Tag Archives: Blonde sagacity

WHAT OTHERS ARE SAYING

Paul Mirengoff at the Power Line blog disputes the presumptions of Harvard historian James Kloppenberg who has written a book called Reading Obama: Dreams, Hopes, and the American Political Tradition, in which Kloppenberg compares Obama favorably to the founding fathers. Mirrengoff’s post is a very interesting read.

I don’t know where she got it, but Blonde Sagacity posted this photo with the suggestion – CAPTION IT. Click the image and study each ones eyes.

From  Charlie Daniels‘  Soapbox
“It happened in Greece, it’s happening in France and it will happen anywhere the ugly serpent of socialism raises it’s head, including the United States of America.

Socialism is flawed by design. It discourages competition, over taxes the productive, and in its feverish effort to bring all society down to the lowest common denominator, eventually destroys everything in its path.”

RANDOM RECOMMENDATIONS

For something that will warm the cockles of your heart,Random Thots recommends you spend some time with a certain Sagacious Blonde. Click here and then here for uplifting experiences.

For something different in a book,The Crowd, by Gustave Le Bon. Originally published in France in 1895, is such a classic that paperback editions are readily available today. Be forewarned, it was written over 100 years ago at atime when one could say that crowds behave emotionally and illogically, like women. But even a feminist might nod with approval when reading Le Bon’s conclusions gleaned from his study of crowd behavior and how it differs from the way its members would behave individually.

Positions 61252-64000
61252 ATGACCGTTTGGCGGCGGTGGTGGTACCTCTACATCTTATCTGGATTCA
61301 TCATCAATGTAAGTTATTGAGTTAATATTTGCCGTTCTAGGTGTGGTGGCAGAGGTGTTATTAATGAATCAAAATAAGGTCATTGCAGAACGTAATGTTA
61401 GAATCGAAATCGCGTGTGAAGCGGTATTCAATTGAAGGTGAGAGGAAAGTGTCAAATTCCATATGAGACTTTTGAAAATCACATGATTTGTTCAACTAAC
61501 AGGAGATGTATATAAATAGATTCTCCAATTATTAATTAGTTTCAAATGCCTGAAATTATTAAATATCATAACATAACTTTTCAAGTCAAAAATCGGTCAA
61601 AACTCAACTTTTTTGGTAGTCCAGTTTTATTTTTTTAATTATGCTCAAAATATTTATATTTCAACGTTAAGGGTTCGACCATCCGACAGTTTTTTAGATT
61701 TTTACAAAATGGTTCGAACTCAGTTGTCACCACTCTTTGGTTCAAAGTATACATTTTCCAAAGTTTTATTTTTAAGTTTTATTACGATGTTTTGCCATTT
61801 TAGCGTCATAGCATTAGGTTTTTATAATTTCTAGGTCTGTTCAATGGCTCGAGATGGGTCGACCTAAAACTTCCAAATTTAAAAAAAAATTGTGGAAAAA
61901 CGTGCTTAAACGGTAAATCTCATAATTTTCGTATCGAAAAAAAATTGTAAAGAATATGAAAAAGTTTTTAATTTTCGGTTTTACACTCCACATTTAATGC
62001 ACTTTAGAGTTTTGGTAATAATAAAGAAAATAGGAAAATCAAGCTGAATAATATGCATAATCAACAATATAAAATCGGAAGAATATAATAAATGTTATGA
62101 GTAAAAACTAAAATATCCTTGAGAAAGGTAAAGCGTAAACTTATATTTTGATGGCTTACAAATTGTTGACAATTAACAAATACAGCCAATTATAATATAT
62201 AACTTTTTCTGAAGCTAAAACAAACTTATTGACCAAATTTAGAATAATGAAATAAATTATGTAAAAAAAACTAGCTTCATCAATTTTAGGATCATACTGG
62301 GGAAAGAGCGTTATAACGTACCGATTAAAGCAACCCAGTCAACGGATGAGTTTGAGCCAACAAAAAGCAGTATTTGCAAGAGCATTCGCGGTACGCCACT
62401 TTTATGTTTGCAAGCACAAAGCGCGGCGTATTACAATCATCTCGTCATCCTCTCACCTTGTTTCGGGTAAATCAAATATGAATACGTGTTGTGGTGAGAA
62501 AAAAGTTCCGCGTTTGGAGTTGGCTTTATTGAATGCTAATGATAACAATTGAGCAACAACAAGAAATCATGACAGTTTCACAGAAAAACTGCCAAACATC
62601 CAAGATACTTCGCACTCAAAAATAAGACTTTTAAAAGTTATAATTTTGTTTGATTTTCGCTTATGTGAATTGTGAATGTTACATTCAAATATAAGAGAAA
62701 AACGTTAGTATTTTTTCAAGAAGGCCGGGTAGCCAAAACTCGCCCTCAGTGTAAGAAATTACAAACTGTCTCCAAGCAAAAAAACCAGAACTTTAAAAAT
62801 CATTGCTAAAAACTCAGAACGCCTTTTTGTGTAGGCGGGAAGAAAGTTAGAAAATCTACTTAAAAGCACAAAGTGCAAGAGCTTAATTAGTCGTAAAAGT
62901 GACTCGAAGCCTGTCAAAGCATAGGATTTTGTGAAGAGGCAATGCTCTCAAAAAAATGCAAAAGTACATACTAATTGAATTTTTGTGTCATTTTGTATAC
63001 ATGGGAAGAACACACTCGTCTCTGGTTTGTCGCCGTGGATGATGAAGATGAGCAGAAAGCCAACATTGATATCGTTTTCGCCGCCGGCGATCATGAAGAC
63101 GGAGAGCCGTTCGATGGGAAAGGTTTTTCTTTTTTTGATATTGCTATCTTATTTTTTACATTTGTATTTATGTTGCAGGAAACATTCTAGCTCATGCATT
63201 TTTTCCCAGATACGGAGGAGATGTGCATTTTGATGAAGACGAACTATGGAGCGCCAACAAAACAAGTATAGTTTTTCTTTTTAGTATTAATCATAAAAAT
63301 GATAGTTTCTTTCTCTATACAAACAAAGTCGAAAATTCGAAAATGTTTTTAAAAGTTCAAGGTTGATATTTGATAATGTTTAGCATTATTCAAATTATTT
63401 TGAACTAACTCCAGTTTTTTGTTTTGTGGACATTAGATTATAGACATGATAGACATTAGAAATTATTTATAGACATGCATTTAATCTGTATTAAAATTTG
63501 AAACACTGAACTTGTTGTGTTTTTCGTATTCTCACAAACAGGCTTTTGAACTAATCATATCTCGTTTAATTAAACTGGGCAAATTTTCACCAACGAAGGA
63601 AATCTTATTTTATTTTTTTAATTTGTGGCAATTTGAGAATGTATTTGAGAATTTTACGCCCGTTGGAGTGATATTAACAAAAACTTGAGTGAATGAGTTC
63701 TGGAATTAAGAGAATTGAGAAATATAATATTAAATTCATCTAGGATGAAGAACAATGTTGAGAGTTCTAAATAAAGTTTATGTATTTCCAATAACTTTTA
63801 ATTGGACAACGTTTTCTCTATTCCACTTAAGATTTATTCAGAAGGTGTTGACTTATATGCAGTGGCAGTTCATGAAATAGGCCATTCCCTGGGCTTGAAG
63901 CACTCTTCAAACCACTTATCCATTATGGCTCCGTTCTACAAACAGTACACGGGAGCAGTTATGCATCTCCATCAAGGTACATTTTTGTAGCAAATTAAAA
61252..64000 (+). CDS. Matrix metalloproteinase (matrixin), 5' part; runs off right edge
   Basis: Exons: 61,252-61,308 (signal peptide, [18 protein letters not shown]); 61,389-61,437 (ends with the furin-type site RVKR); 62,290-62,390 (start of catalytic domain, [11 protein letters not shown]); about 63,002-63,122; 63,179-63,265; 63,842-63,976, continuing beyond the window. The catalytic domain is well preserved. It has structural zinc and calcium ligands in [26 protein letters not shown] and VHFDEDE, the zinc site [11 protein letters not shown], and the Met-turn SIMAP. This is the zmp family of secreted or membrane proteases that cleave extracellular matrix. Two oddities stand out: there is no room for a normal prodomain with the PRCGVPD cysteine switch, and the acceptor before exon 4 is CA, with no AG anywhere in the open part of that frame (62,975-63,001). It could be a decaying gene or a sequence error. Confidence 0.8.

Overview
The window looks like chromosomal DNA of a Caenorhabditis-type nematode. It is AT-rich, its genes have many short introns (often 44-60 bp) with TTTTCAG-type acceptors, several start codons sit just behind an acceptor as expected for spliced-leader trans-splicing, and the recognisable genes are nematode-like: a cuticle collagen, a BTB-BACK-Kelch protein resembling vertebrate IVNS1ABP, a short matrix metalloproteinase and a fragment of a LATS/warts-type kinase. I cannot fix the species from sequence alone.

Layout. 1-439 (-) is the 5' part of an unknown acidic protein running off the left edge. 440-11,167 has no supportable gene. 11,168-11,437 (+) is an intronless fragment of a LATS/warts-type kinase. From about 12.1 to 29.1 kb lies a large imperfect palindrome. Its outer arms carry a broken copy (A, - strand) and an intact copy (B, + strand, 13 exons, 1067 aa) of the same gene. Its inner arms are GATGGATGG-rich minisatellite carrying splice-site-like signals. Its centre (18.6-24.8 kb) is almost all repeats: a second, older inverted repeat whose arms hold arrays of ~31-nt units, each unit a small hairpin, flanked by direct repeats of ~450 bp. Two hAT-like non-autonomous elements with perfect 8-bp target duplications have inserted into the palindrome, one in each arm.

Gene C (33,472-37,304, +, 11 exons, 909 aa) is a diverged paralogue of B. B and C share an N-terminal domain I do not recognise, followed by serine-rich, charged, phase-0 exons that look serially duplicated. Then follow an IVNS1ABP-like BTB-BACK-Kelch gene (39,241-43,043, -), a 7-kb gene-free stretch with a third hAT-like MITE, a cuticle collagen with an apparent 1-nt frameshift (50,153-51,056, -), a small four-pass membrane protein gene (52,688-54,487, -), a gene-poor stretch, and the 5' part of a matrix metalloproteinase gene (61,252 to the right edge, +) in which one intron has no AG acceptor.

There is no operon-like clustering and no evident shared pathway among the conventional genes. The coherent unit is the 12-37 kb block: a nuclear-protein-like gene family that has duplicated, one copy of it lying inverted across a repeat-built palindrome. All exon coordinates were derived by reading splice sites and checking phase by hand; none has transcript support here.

For helping the poor,
Poor Richard’s Almanac   November, 1766
Topic: Poverty
On the Price of Corn and Management of the Poor

I am for doing good for the poor, but I differ in opinion of the means. I think the best way of doing good for the poor, is not making them easy in poverty, but leading or driving them out of it. In my youth I traveled much, and I observed in different countries, that the more public provisions were made for the poor, the less they provided for themselves, and of course became poorer. And, on the contrary, the less was done for them, the more they did for themselves, and became richer.                       Benjamin Franklin